Then, finally, I met an officer a lieutenant colonel who was in military attire but found out he was also from the Victorian Police and he is now managing his time, working both as a part-time soldier and then, in other weeks, working in the Victorian police and just so happy to be using the skills he gets in both ends to support these efforts.
So, the work continues in Victoria. We have root clearance, we have fodder distribution, we have pastoral care, logistics support, damage assessment going on. Recently and in fact, as recently as last night we were there to postured to support a possible evacuation out of Tamboona out of Tamboon, I'm sorry, where there were 11 people situated where a fire is going through, it is near Mallacoota and the Victorian police were also on standby. Fortunately, it wasn't required but, again, our ADF were there postured and ready to support. We have provided 12,000L of potable water to Bairnsdale. We've provided the mail to Mallacoota, 13 mail bags have come through.
The Papua New Guinea Defence Force start their work tomorrow and I've worked with the Papua New Guinea Defence Force before. They will work exceptionally hard. I was lucky enough to meet their commander today and I don't think I've ever met anyone quite as enthusiastic as getting into it as he was, and they will be working in the area of Mallacoota. The Fijians will join us on or around the 18th of January and I know they are keen to support.
And we are postured to support the State in bringing those who have been evacuated out of Mallacoota back into Mallacoota but it will be done in absolute concert with the State authorities because it must be understood that there are still issues in terms of supply in Mallacoota and, indeed, roads are still precarious, dangerous, so we are on standby to provide support and we are planning, with the State, to find the right time and provide the right rate of effort.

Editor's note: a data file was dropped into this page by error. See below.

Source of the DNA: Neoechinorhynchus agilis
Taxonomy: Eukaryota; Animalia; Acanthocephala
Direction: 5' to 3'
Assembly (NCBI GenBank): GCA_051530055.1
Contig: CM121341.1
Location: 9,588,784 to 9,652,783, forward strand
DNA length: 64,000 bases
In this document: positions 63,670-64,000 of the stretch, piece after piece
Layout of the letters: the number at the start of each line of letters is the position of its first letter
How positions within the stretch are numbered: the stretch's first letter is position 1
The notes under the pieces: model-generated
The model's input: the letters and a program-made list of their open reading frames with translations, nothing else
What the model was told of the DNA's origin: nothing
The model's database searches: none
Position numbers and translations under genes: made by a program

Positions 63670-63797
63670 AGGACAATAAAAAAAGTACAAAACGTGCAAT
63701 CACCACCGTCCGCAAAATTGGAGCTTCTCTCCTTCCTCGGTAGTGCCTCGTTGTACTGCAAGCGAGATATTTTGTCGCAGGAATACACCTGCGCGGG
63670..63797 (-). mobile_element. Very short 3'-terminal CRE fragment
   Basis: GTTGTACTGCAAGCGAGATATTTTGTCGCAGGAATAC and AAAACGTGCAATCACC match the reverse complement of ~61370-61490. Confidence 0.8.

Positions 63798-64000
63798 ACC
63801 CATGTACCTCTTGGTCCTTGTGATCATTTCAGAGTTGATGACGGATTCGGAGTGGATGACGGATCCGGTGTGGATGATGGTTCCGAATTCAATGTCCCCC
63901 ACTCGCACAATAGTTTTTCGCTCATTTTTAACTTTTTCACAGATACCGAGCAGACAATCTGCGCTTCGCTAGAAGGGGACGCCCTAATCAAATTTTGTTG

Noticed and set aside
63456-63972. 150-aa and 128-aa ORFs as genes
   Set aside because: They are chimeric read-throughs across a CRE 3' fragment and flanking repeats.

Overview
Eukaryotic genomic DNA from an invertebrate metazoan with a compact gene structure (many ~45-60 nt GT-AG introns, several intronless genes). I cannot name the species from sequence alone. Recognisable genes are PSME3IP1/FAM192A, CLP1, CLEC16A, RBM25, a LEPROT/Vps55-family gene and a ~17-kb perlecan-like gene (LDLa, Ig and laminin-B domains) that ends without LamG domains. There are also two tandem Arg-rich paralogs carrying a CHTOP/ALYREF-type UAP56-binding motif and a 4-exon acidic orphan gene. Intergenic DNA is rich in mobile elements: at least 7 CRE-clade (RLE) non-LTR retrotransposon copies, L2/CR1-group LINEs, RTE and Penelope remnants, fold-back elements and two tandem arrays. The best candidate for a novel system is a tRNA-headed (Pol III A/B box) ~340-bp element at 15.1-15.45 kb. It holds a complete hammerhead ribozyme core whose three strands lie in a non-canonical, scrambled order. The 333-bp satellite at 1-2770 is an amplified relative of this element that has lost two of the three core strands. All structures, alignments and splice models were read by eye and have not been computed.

Lastly, in terms of statistics in Victoria since the beginning of the surge now, I would say at the front that these figures are constantly changing so because things are very fluid it is a very fluid environment. We have 1,633 personnel. We have 848 Reservists. We have 100 from other countries serving there. We have six helicopters but, again, I would reiterate that those helicopters will move to need so there may be more at a time or less at a time. We have two unmanned aerial vehicles. We provided support to six Department of Human Services popups and these will increase in the near term. We have provided thousands of litres of fuel of all types. We have cleared hundreds of kilometres of roads. We have supported 27 affected communities. We have evacuated 1,230 personnel by sea. We have moved 1,118 personnel by air and that is a conglomeration of ADF personnel, civilians and our emergency management services. And we have moved 328,000 pounds of cargo.
The Australian Defence Force remains committed to serving and supporting the wonderful work of our emergency management services and our community and I will say again that the work I've seen of our emergency management services is an absolute inspiration. Are there any questions? No questions. Thank you.